My choice for Magazine of the Year
The 2019 National Magazine Awards for Print and Digital Media were presented recently at a dinner in New York.
No Magazine of the Year was named. The American Society of Magazine Editors dropped the prestigious category in 2018 when the awards were expanded to include social media and digital innovation.
So I guess it’s up to me to select the 2019 Magazine of the Year. I choose The New Yorker.
This year The New Yorker won four of the awards’ elephant-shaped statuettes called Ellies, the most of any contender.
Here are brief descriptions of the four by category:
Reporting. For “Shallow Graves” by Ben Taub about Iraq’s bloody campaign to eliminate ISIS.
Feature Writing. For “A Theory of Relativity” by Elif Batuman about Japan’s rent-a-family industry.
Columns and Commentary. For three articles by Doreen St. Felix: About racism in the National Geographic, Megan Markle’s mother at her daughter’s wedding to Prince Harry, and the Senate’s contentious hearing on the nomination of Brett Kavanaugh to the U.S. Supreme Court.
Public Interest. For “No Refuge” by Sarah Stillman about the violent fate that many immigrants in the U.S. face if they are sent back to their home countries.
To read The New Yorker’s winning entries go to https://www.newyorker.com/.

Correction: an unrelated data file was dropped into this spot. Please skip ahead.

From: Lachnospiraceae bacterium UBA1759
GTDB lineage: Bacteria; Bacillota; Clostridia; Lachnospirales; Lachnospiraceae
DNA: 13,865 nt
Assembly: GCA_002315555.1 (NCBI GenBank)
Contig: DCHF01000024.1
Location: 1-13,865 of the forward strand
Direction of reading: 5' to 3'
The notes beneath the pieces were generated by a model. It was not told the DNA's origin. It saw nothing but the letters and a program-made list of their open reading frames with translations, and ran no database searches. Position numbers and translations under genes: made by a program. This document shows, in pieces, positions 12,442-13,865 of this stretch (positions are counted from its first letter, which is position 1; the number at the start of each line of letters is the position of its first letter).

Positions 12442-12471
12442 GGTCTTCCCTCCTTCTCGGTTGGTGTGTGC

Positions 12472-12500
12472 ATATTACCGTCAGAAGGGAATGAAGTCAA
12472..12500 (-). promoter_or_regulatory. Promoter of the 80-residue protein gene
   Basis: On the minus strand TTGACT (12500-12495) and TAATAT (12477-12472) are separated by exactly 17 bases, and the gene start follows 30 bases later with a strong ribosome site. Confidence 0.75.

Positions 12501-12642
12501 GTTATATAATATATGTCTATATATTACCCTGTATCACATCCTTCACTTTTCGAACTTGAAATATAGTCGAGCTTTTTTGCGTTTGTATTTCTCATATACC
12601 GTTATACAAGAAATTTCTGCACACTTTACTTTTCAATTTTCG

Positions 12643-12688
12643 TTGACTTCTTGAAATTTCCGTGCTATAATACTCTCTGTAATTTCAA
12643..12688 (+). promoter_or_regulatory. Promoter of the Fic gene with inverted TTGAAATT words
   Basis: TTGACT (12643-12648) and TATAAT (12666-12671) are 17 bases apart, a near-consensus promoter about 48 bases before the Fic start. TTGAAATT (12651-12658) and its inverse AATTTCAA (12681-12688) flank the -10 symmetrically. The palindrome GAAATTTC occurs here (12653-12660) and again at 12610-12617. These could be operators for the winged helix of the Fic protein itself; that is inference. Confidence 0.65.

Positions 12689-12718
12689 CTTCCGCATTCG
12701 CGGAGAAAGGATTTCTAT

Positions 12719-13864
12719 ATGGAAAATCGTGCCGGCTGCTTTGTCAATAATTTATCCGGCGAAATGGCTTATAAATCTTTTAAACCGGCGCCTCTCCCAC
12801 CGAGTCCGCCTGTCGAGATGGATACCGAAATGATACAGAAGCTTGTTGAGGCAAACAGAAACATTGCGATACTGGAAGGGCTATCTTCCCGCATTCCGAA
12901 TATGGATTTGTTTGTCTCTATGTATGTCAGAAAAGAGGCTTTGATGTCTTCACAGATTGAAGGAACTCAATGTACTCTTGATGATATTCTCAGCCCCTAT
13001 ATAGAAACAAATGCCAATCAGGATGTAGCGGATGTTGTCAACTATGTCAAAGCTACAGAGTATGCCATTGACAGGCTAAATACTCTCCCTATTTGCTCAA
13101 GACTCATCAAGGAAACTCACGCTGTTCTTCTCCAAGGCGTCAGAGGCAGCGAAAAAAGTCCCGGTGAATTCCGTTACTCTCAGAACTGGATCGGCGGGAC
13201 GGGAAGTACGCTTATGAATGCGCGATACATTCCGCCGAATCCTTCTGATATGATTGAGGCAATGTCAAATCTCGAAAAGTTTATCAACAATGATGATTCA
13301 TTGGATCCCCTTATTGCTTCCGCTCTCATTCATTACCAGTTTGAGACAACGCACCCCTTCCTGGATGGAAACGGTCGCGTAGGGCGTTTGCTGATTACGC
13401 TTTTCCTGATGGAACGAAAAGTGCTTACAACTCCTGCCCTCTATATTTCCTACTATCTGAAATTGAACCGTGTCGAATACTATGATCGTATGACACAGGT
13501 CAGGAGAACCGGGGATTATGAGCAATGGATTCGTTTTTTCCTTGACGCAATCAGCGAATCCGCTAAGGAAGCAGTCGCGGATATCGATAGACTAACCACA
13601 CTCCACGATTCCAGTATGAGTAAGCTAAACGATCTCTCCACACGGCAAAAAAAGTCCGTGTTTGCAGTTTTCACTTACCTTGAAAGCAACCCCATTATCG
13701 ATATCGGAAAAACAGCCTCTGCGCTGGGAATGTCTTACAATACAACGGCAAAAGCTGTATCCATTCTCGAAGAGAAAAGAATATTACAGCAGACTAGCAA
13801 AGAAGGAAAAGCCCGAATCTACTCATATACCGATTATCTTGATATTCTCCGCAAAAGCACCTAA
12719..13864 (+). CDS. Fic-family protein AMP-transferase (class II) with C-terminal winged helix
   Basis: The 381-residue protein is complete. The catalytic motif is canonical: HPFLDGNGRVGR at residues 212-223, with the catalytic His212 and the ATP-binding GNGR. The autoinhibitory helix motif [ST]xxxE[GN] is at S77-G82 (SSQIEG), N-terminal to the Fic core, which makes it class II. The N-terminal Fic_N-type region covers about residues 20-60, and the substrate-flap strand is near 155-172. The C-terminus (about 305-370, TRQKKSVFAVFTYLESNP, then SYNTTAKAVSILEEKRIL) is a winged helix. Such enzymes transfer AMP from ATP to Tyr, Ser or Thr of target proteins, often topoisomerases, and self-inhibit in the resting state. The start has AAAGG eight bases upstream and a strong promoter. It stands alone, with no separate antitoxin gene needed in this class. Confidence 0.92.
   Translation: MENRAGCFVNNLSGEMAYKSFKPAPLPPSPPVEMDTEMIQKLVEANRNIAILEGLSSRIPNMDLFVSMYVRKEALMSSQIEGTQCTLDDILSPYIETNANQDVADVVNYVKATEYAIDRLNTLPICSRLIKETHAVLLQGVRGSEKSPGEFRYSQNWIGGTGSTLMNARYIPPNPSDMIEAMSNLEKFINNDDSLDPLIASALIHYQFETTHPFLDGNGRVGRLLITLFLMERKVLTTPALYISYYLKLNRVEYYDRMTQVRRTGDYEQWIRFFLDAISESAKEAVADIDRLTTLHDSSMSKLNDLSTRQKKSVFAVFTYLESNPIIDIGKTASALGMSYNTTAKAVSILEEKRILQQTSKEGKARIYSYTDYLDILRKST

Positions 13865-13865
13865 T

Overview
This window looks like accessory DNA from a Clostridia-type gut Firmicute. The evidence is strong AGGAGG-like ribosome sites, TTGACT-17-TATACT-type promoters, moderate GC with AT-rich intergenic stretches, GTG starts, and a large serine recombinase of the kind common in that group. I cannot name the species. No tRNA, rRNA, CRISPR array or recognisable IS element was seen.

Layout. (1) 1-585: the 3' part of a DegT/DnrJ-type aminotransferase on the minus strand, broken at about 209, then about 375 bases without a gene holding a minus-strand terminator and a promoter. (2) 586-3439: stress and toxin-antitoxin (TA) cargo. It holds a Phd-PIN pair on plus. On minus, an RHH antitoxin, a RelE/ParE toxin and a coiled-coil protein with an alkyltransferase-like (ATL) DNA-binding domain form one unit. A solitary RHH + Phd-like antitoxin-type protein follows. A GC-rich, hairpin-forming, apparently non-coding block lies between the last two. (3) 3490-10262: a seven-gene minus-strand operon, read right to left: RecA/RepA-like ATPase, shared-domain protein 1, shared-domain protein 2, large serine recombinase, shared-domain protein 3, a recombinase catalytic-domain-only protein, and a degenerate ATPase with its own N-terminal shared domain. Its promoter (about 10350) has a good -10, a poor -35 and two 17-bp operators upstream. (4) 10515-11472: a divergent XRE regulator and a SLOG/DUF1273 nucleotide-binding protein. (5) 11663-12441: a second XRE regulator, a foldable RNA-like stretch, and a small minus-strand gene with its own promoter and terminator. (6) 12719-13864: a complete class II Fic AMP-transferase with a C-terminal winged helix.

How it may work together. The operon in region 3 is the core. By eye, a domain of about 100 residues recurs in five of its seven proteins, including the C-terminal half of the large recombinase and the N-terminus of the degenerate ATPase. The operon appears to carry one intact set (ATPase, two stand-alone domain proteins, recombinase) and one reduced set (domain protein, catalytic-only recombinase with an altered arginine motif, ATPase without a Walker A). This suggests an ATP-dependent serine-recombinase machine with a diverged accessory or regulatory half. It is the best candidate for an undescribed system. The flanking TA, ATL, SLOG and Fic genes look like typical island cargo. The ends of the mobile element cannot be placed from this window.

The New Yorker (not to be confused with the newer and breezier New York) runs listings and reviews that focus on New York City but has a large readership outside the New York area.
The magazine is known for topical cover illustrations, high-quality fiction, pungent satire, in-depth journalism that is supported by rigorous fact-checking and, of course, witty single-panel cartoons.
The weekly publication was founded in 1925 by vagabond newspaperman Harold Ross, and his wife Jane Grant. Ross wanted The New Yorker to be a humor magazine but more sophisticated than Judge, where he had worked.
“It is not edited for the old lady in Dubuque,” Ross declared in a prospectus for his creation.
As the years went by, The New Yorker published more journalism.
Ross was succeeded as editor in 1951 by William Shawn, an introvert who put a high priority on long, fact-filled reportage. Shawn was succeeded in 1987 by Robert Gottlieb, and Gottlieb was succeeded in 1992 by Tina Brown, a high-profile Brit. She added photographs, letters to the editor and a more open layout.
Brown was succeeded in 1998 by David Remnick, who had been a Moscow correspondent for The Washington Post. He won a Pulitzer Prize in 1994 for his book, “Lenin’s Tomb: The Last Days of the Soviet Empire.”
Since Remnick was appointed editor, The New Yorker has won 48 Ellies. He must be doing something right.
I think the ASME should revive the Magazine of the Year category.
Folio, an online observer of the magazine industry, quoted a publisher as saying: “It’s a bit like the Oscars deciding to stop giving out an award for Best Picture.”
Paul Janensch, former newspaper editor who taught journalism at Quinnipiac University, writes about the media. He is a Bridgeport resident and formerly of Rowayton. Email: firstname.lastname@example.org.